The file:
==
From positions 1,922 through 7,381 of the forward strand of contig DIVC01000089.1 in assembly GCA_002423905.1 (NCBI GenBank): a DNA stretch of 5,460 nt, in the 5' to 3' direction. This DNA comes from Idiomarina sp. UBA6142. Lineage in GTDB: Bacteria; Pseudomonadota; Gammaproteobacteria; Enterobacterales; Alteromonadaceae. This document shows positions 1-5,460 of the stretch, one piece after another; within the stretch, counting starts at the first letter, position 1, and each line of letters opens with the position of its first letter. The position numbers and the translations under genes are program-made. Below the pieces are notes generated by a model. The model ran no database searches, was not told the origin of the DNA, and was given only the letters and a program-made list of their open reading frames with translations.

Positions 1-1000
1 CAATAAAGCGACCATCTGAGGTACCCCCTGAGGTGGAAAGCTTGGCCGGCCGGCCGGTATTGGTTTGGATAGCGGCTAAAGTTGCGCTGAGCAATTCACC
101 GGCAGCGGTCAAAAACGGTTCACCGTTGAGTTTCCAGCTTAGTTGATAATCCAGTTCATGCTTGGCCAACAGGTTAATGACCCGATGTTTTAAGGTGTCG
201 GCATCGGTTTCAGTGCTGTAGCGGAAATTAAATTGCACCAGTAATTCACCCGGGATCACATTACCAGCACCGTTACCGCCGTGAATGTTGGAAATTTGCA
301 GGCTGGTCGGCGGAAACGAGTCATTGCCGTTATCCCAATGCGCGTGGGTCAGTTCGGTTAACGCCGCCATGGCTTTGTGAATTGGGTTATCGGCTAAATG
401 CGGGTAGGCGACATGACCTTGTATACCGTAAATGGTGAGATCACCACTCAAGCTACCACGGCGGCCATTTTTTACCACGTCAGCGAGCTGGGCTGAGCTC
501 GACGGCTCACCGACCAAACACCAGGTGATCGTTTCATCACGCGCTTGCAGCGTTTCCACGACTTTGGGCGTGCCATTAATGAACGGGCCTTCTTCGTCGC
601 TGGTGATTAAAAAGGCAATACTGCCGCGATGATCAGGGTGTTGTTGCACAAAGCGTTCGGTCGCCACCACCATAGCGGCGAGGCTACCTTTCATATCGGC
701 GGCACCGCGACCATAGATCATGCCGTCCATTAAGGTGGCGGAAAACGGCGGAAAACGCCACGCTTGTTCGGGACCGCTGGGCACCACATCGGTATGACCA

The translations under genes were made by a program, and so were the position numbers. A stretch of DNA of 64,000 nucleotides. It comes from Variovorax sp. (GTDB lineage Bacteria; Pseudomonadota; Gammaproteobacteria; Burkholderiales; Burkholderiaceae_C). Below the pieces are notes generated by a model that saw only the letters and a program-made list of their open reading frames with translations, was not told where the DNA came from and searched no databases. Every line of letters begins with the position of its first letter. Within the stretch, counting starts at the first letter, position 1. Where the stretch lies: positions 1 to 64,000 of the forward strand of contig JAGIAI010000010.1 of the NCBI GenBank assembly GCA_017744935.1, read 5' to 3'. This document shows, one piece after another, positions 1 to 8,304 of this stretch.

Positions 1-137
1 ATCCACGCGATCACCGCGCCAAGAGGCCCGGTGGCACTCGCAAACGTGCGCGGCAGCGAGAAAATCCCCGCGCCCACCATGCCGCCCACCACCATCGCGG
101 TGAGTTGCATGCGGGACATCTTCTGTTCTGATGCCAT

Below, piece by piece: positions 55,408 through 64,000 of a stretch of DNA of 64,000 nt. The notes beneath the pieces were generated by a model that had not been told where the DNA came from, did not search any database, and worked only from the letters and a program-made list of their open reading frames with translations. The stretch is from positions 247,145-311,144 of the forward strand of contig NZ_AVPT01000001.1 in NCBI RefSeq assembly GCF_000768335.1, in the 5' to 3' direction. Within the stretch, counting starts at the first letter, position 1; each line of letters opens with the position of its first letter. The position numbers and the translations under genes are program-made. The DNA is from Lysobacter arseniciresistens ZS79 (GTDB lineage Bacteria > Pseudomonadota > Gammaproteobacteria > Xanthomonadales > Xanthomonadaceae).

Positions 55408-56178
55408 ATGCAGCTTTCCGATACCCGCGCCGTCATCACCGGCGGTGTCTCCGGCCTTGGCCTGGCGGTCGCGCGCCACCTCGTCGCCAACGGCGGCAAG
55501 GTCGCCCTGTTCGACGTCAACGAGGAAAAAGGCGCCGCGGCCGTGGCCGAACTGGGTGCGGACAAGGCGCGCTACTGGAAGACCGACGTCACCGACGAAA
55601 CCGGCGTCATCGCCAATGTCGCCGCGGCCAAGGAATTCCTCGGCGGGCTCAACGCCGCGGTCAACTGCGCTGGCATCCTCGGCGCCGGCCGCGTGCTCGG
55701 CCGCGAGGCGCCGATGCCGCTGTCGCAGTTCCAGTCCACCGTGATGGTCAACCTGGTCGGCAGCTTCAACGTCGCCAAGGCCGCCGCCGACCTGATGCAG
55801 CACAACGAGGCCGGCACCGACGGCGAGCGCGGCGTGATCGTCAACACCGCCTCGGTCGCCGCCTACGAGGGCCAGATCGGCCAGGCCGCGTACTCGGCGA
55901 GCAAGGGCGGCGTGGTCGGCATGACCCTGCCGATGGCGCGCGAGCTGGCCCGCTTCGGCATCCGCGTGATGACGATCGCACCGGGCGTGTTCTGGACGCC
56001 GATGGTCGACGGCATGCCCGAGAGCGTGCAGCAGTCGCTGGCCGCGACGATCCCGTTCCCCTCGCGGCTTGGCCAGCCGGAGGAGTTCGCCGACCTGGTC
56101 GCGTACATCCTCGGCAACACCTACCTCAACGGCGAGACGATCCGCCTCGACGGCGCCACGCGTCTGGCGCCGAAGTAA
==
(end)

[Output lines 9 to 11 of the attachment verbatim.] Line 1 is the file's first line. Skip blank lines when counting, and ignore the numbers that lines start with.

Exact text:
601 TGGTGATTAAAAAGGCAATACTGCCGCGATGATCAGGGTGTTGTTGCACAAAGCGTTCGGTCGCCACCACCATAGCGGCGAGGCTACCTTTCATATCGGC
701 GGCACCGCGACCATAGATCATGCCGTCCATTAAGGTGGCGGAAAACGGCGGAAAACGCCACGCTTGTTCGGGACCGCTGGGCACCACATCGGTATGACCA

The translations under genes were made by a program, and so were the position numbers. A stretch of DNA of 64,000 nucleotides. It comes from Variovorax sp. (GTDB lineage Bacteria; Pseudomonadota; Gammaproteobacteria; Burkholderiales; Burkholderiaceae_C). Below the pieces are notes generated by a model that saw only the letters and a program-made list of their open reading frames with translations, was not told where the DNA came from and searched no databases. Every line of letters begins with the position of its first letter. Within the stretch, counting starts at the first letter, position 1. Where the stretch lies: positions 1 to 64,000 of the forward strand of contig JAGIAI010000010.1 of the NCBI GenBank assembly GCA_017744935.1, read 5' to 3'. This document shows, one piece after another, positions 1 to 8,304 of this stretch.